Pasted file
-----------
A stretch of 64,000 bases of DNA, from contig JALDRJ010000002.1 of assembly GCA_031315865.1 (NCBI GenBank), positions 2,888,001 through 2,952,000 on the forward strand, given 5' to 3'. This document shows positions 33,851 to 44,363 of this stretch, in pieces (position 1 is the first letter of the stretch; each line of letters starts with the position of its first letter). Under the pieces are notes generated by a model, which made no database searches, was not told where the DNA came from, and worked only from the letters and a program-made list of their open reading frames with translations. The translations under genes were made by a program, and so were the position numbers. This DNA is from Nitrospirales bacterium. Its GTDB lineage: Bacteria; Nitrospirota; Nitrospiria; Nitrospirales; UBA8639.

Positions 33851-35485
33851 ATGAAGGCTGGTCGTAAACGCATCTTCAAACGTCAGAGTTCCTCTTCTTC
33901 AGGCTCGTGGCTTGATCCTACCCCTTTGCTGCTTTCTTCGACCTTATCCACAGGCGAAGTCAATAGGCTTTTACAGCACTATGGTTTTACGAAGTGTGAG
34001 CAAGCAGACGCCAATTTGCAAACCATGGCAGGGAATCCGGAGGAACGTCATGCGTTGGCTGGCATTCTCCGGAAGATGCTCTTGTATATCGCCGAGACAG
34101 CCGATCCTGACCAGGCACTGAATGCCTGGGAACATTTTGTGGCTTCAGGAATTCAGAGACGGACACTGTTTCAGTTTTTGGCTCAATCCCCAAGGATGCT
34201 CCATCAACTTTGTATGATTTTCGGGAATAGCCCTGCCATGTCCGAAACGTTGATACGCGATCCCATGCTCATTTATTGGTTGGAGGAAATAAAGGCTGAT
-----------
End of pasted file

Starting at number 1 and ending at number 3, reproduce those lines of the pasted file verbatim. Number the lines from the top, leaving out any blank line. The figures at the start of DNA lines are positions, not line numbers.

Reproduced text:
A stretch of 64,000 bases of DNA, from contig JALDRJ010000002.1 of assembly GCA_031315865.1 (NCBI GenBank), positions 2,888,001 through 2,952,000 on the forward strand, given 5' to 3'. This document shows positions 33,851 to 44,363 of this stretch, in pieces (position 1 is the first letter of the stretch; each line of letters starts with the position of its first letter). Under the pieces are notes generated by a model, which made no database searches, was not told where the DNA came from, and worked only from the letters and a program-made list of their open reading frames with translations. The translations under genes were made by a program, and so were the position numbers. This DNA is from Nitrospirales bacterium. Its GTDB lineage: Bacteria; Nitrospirota; Nitrospiria; Nitrospirales; UBA8639.

Positions 33851-35485
33851 ATGAAGGCTGGTCGTAAACGCATCTTCAAACGTCAGAGTTCCTCTTCTTC